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Practicing Engineers Conceptions of Sight Distance and Stopping Sight Distance within the Context of Highway Design

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Conference

2011 ASEE Annual Conference & Exposition

Location

Vancouver, BC

Publication Date

June 26, 2011

Start Date

June 26, 2011

End Date

June 29, 2011

ISSN

2153-5965

Conference Session

Learning From Experts

Tagged Division

Educational Research and Methods

Page Count

9

Page Numbers

22.1165.1 - 22.1165.9

DOI

10.18260/1-2--18511

Permanent URL

https://peer.asee.org/18511

Download Count

53

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Paper Authors

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Shane A. Brown Washington State University Orcid 16x16 orcid.org/0000-0003-3669-8407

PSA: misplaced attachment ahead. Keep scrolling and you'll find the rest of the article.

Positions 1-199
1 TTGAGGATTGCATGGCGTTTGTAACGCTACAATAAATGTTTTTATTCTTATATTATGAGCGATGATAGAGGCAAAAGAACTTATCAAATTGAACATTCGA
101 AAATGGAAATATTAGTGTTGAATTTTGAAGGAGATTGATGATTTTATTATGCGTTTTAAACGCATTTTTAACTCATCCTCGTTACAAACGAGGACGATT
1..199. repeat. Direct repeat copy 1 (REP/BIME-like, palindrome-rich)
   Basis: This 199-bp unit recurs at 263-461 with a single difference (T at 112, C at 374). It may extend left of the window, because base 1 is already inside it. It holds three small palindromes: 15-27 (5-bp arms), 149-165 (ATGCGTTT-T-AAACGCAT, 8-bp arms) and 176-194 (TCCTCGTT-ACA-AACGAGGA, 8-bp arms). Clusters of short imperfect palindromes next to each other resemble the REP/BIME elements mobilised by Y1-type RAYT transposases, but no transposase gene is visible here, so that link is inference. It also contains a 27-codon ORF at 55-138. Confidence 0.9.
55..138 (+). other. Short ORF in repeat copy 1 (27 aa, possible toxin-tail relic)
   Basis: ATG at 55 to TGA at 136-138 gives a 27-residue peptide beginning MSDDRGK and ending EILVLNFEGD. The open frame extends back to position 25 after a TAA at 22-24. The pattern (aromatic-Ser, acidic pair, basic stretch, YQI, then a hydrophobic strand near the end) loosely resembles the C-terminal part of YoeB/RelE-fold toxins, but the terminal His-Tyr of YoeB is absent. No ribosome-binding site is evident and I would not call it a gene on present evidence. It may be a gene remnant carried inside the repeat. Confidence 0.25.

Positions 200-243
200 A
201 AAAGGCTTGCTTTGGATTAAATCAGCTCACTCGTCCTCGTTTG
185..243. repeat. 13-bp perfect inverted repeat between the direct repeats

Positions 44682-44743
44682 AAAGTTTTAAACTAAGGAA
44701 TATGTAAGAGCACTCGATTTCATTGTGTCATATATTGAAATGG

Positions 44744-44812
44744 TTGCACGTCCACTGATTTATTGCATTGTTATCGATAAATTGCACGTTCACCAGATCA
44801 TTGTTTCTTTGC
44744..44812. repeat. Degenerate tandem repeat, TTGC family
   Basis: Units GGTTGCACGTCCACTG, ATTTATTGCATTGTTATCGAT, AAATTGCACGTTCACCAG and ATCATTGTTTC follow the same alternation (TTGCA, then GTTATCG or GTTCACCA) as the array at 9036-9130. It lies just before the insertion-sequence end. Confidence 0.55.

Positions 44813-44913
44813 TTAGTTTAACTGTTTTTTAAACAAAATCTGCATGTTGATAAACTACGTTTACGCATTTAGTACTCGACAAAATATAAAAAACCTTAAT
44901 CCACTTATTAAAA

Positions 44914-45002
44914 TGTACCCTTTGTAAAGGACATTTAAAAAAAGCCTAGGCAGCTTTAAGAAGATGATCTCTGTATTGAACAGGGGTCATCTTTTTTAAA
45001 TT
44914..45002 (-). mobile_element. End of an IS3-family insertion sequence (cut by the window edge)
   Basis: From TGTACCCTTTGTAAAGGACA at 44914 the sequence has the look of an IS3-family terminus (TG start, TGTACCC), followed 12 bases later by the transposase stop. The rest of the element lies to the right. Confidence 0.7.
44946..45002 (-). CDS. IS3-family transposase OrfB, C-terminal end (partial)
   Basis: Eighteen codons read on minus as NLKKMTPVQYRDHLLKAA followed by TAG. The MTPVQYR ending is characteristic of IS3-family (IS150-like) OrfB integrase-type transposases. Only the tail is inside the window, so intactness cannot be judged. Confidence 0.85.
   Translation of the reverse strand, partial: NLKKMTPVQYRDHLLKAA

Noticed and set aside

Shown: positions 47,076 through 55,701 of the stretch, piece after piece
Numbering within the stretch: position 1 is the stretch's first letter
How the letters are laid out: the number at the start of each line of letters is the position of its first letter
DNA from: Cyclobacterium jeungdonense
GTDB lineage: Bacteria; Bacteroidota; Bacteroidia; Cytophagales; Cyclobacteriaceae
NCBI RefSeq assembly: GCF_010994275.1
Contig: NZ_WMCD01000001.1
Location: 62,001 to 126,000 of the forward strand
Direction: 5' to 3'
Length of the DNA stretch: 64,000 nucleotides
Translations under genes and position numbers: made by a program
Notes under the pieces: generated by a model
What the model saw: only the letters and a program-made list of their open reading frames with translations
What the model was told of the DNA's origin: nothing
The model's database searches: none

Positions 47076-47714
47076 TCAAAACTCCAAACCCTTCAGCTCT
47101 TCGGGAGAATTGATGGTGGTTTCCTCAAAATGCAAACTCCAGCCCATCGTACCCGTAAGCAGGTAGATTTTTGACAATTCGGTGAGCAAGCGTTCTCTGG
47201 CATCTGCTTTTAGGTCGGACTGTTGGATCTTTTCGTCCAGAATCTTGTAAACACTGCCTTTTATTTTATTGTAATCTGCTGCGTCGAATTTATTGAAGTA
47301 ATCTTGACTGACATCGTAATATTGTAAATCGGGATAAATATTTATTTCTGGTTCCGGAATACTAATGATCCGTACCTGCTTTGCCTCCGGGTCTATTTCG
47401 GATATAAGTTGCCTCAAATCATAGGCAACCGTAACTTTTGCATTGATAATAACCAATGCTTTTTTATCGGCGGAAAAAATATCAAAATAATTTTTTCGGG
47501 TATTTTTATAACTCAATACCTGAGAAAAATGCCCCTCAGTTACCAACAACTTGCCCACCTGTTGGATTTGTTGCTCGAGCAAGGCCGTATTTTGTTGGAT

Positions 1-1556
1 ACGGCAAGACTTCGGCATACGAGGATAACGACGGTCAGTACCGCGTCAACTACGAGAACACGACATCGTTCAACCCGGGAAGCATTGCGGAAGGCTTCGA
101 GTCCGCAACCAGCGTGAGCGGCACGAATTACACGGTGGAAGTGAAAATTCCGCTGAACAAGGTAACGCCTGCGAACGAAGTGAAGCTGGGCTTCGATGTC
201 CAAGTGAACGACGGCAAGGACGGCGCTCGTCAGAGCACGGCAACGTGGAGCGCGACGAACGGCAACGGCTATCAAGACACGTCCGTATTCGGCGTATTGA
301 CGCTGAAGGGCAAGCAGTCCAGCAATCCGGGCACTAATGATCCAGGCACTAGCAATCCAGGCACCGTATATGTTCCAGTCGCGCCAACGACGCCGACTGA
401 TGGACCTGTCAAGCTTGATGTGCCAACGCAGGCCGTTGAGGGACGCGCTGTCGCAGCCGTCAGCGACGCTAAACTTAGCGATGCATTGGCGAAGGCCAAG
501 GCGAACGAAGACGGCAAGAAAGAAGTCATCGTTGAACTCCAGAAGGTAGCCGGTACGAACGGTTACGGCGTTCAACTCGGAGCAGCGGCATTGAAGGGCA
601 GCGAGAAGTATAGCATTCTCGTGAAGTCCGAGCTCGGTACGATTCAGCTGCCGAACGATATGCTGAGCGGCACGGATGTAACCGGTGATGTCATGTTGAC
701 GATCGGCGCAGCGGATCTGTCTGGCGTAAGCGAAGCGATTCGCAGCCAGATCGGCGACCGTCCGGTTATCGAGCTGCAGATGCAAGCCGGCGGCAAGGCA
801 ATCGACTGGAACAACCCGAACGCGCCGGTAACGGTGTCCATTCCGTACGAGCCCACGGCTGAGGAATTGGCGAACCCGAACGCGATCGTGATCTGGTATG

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Shane Brown is an assistant professor in the Department of Civil and Environmental Engineering at Washington State University. His research focuses on conceptual understanding of engineering students and practitioners and conceptual change processes that lead to differences in understanding.

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Shannon Davis Washting State University

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Chelsea Nicholas Washington State University

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Abstract